When we fight together, we all win
More than 1,000 Black activists, scholars and organizations have released a historic statement of solidarity with Palestine against Israeli oppression. The statement is both an expression of international solidarity and an inspiring collection of some of the best-known African American voices, including Angela Davis, Mumia Abu-Jamal, Talib Kweli, the Dream Defenders, the Malcolm X Grassroots Movement and more.
Khury Petersen-Smith, one of the initiators of the statement and a SocialistWorker.org contributor, talked to Australian socialist about why he decided to help lead this effort, in an interview published at Red Flag.
WHAT PROMPTED you to be part of producing this statement?
THE IDEA came last year, during Israel's catastrophic bombing of Gaza. The Ferguson uprising took place in the midst of it, and Palestinians produced two statements of solidarity with Ferguson and the Black struggle in the U.S.
In recent years, there have been growing numbers of prominent Black activists and intellectuals--like Alice Walker, Angela Davis and Cornel West--speaking out very vocally for Palestine. There was also a brilliant piece in Ebony magazine, the most widely circulated Black publication in the U.S., on why "Black people must stand with Palestine."
There was an opportunity to produce a statement that expressed the growing Black solidarity with Palestine and garnered more. Kristian Davis Bailey, the author of the Ebony piece, had the same idea, and the two of us began working on the same project independently and unbeknownst to each other!
An activist who we both knew introduced us to each other, and we decided to co-organize one statement together. We circulated it and published it on the first anniversary of the attack on Gaza. Since last summer, not only has there been a new wave of struggle against anti-Black racism in the U.S., but also very visible solidarity between the Black and Palestinian struggles.
There were Palestine contingents in Ferguson and at Black Lives Matter protests elsewhere, and delegations of Black activists to Palestine as well.
WHAT WAS the process of collecting signatories?
KRISTIAN AND I each knew some prominent Black activists and scholars who we reached out to. We have been involved in Palestine solidarity, Black Lives Matter and left organizing, so we sent the statement through our networks.
We approached key leaders, like Angela Davis, Cornel West and others, and key organizations, like the Dream Defenders--all of whom signed on. With their signing, as well as Mumia Abu-Jamal, we reached a tipping point at which more people knew about it and signed on. We are excited to say that, ultimately, people from 25 different countries signed on, including Australia.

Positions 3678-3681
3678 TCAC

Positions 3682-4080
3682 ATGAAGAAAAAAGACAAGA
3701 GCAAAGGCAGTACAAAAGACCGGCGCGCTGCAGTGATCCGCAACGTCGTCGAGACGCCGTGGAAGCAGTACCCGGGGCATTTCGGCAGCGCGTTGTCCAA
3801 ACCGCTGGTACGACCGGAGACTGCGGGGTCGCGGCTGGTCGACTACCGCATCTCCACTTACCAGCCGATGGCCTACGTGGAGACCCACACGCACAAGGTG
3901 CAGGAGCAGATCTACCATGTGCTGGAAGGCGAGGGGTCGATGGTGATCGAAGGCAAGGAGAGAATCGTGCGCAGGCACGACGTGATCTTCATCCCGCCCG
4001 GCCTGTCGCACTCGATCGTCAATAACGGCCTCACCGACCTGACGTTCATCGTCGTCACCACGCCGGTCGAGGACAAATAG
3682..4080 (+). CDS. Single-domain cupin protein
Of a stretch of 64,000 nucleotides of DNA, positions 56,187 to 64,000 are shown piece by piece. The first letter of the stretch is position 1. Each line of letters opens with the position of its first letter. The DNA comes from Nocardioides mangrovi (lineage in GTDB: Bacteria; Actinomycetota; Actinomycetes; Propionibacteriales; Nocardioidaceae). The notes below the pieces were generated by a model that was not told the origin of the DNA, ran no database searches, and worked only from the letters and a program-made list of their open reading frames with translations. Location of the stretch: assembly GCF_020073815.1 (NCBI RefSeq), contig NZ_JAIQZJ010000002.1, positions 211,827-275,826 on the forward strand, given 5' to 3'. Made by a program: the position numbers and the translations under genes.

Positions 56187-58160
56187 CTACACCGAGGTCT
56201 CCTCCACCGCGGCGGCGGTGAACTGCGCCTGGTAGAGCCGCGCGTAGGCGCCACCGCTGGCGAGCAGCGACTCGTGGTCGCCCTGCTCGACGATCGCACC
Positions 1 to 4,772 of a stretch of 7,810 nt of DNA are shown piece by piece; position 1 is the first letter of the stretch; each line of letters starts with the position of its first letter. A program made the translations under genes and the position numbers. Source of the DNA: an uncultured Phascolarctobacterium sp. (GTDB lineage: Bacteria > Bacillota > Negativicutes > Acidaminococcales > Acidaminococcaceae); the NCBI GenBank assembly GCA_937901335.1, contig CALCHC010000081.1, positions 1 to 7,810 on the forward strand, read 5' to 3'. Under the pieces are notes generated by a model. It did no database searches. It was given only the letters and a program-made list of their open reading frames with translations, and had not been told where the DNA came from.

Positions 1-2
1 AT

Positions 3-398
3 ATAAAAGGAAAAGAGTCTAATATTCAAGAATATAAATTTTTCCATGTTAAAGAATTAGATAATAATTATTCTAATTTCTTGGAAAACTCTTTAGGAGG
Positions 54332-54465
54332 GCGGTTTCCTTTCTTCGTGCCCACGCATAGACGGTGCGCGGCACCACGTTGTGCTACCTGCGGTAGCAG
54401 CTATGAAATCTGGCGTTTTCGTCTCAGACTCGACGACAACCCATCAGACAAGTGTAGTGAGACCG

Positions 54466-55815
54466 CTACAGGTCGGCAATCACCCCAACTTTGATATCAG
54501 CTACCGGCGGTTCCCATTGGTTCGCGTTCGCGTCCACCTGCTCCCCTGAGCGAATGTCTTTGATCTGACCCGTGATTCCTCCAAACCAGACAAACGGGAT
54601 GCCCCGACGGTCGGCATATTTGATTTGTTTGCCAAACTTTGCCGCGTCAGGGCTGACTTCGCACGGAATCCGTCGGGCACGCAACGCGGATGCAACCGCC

WERE THERE any debates within either the Palestinian solidarity or the Black Lives Matter campaign about the production of the statement?
WE HAVEN'T directly encountered debates in producing the statement, though the question of whether oppressed groups of people should stand in solidarity with each other's struggles is very much contested. We hope this is a contribution in favor of seeing solidarity as something that makes our movements stronger and is necessary if we are actually going to win liberation.
WHICH POLITICAL questions come to the fore in this convergence of movements?
TAKING AN honest look at the plights of the Palestinians and of Black people in the United States raises fundamental questions about both U.S. and Israeli society. You have two oppressed populations whose control was a central question for the founding of each state--and has been ever since.
So there are all kinds of relevant questions that come up when looking at the connections between Zionism and anti-Black racism, such as the fact that the same U.S. police departments that terrorize Black people routinely train with Israeli police and occupation forces, who excitedly share their notes on terrorizing Palestinians. But on a deeper level, both the Palestinian struggle and the Black freedom struggle in the U.S. expose the fact that both the U.S. and Israel are racist projects at their cores.
WHY IS international solidarity so important for the Black Lives Matter campaign?
BLACK STRUGGLE in the U.S. has always been a source of embarrassment for the U.S. elite on the world stage because it cannot get away with declaring the U.S. to be "the land of the free." That was true during the days of slavery, of Jim Crow segregation, and it remains true today. When the U.S. loses its credibility among people around the world as "the world's greatest democracy," that can only help our struggle here.
But just as international solidarity has helped the Black struggle in the U.S. historically, that struggle has inspired and contributed to resistance around the world. Black struggle in the U.S. in solidarity with struggles of oppressed people internationally is of mutual benefit to all of the struggles involved. When we fight alongside each other, we all win.
First published at Red Flag.